Merkel.jpg
Photograph: EPA/MICHAEL KAPPELER

Chancellor Angela Merkel arrived in Beijing Sunday for the fourth Sino-German joint cabinet meeting, where she is expected to bring up concerns about China's industrial overcapacity and human rights situation. 

Merkel is travelling with six ministers and five permanent secretaries who are scheduled to meet with counterparts in the Chinese government on Monday.

The chancellor is expected to give a speech Sunday afternoon at the Chinese Academy of Sciences then meet Chinese premier Li Keqiang at Beijing's Summer Palace.

She said that she plans to push for Beijing to ease its stance on non-governmental organizations (NGOs) and to address China's excess steel production crisis, according to a video statement released Saturday.

German industry is seeking an increase in its protection from dumping and for China to reduce excess capacity, which has put pressure on European markets and prompted statements of concern from the EU.

The relatives of Chinese journalist Gao Yu asked Merkel to raise her case with Beijing. Gao, 71, has requested permission to travel to Germany, which has offered to provide assistance, for medical treatment for heart trouble.

China has denied allowing her out of the country, where she has no pension or other long-term support.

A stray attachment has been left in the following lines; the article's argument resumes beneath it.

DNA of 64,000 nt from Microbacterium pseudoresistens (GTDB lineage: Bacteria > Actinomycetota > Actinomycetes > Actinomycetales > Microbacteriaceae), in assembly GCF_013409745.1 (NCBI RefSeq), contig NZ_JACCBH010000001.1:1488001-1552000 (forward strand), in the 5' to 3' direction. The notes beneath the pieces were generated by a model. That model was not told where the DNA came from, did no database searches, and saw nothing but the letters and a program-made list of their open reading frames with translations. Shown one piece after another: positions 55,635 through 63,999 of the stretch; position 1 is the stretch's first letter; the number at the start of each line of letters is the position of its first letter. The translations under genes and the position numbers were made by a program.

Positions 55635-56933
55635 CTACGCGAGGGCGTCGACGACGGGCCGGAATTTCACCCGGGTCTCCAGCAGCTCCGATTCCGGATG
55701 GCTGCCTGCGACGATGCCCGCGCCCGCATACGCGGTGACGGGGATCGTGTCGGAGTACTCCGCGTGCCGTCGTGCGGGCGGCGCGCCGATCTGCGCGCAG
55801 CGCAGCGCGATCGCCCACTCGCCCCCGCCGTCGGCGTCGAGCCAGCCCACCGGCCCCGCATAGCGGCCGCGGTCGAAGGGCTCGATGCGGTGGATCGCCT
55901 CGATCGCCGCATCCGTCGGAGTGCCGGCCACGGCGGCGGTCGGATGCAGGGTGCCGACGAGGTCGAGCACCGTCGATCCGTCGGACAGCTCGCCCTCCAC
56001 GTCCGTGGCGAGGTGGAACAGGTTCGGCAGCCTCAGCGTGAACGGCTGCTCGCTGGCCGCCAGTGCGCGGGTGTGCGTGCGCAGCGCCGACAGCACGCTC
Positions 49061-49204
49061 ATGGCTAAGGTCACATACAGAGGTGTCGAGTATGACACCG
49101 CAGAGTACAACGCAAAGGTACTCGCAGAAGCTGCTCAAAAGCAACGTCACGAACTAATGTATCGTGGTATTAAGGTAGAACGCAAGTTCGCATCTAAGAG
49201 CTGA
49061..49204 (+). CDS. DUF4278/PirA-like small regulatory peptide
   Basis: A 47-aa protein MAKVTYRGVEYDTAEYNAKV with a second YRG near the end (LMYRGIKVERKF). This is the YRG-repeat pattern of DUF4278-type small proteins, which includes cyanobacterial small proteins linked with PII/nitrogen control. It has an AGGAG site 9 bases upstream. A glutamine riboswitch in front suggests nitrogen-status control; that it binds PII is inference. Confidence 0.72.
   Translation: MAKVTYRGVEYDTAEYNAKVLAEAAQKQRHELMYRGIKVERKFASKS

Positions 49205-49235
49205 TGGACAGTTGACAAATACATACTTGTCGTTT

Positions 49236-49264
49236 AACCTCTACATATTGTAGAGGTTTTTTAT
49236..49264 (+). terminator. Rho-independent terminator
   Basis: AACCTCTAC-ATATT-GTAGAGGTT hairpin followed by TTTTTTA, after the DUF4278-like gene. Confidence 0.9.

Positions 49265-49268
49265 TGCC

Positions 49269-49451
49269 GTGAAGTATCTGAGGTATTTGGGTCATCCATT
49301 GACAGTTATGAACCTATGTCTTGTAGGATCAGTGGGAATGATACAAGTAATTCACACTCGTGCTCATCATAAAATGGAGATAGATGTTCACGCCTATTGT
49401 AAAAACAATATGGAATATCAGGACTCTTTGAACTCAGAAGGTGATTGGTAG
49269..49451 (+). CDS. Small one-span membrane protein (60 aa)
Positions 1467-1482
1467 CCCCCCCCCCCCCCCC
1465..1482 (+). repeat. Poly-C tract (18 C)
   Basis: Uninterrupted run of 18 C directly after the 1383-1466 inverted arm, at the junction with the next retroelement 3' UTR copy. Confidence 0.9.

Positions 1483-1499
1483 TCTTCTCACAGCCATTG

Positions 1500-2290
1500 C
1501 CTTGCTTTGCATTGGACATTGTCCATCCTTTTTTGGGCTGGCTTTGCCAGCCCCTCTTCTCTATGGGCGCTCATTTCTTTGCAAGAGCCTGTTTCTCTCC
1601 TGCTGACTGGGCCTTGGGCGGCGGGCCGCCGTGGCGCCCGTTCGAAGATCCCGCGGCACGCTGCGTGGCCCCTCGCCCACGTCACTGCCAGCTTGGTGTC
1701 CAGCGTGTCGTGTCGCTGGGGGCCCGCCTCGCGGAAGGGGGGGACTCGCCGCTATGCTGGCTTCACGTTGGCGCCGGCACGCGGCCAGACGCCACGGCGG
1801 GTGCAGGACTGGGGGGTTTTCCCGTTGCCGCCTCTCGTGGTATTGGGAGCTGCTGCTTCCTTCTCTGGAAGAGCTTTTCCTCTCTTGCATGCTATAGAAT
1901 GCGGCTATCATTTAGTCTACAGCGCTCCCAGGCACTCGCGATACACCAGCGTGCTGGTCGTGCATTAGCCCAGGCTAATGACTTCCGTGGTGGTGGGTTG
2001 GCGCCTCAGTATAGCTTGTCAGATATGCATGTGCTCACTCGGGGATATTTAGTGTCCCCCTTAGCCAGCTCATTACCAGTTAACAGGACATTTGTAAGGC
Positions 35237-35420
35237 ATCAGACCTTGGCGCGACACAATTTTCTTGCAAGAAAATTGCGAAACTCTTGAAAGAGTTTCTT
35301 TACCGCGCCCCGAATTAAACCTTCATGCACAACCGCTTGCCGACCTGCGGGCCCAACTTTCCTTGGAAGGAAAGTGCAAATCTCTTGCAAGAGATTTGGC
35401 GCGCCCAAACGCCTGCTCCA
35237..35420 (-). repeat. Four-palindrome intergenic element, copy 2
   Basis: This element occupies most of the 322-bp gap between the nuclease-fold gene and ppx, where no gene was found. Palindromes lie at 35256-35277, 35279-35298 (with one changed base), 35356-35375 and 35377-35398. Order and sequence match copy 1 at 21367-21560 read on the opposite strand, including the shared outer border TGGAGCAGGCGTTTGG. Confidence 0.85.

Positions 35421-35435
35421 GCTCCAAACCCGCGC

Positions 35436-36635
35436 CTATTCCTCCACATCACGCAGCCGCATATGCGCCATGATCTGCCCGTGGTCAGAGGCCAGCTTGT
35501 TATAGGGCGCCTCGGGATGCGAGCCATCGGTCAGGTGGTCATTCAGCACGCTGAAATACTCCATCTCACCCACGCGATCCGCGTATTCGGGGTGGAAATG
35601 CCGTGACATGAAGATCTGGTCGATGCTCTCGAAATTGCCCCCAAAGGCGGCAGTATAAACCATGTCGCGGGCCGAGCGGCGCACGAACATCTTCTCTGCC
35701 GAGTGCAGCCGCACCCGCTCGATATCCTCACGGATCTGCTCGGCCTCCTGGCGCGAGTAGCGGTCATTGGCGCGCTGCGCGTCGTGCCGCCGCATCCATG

Gao, who worked for Germany's Deutsche Welle radio among other outlets, was found guilty in April 2015 of passing documents to people outside the country.

On Saturday, Amnesty International said Merkel should call on Beijing to urgently stop its crackdown on human rights lawyers and activists and release several who have been detained since last summer.

"We also call on the Chinese authorities to stop criminal persecution of individuals and groups, including Tibetans, Uighurs, Mongolians and other ethnic minorities, for exercising their rights to freedom of expression, religion and belief," Amnesty International China researcher William Nee said.

Merkel's visit follows the conclusion of the eighth annual China-US Strategic and Economic Dialogue last week.

During the talks, US Secretary of State John Kerry pushed China on trade issues including excess production capacity and brought up China's new foreign NGO management law as a particular point of concern.

"We feel that [NGOs] work to help to build an understanding between us and to help build capacity in certain important sectors of the economy and the relationship," Kerry said in his concluding remarks.

"I expressed the importance of allowing these organizations to continue to function effectively across the country."

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